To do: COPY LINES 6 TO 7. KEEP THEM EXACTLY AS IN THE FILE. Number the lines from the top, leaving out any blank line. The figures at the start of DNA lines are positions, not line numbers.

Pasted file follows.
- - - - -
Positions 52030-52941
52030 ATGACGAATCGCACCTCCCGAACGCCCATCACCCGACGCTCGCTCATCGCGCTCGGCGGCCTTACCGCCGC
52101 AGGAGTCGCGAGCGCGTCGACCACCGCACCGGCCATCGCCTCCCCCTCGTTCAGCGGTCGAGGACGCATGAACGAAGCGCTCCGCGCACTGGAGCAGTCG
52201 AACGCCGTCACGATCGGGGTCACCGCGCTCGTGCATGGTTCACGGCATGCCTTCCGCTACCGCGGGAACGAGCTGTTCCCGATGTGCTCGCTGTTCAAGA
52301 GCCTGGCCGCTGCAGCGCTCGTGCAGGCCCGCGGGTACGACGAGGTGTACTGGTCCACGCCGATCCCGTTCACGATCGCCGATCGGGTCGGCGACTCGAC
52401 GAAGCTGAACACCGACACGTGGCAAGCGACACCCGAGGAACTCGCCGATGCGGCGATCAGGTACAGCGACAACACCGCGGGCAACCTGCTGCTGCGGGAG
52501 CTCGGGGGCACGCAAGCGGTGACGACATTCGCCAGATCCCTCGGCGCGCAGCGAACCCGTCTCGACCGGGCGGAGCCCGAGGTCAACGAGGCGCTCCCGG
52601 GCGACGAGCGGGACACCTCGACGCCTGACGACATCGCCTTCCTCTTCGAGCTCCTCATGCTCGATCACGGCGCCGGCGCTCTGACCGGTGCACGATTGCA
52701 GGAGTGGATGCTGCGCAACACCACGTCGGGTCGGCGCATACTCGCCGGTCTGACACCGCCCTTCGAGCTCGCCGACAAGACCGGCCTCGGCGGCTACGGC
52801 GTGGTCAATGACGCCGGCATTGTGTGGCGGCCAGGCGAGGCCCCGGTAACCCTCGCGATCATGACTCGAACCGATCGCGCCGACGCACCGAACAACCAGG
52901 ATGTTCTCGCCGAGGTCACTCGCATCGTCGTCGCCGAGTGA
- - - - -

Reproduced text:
52401 GAAGCTGAACACCGACACGTGGCAAGCGACACCCGAGGAACTCGCCGATGCGGCGATCAGGTACAGCGACAACACCGCGGGCAACCTGCTGCTGCGGGAG
52501 CTCGGGGGCACGCAAGCGGTGACGACATTCGCCAGATCCCTCGGCGCGCAGCGAACCCGTCTCGACCGGGCGGAGCCCGAGGTCAACGAGGCGCTCCCGG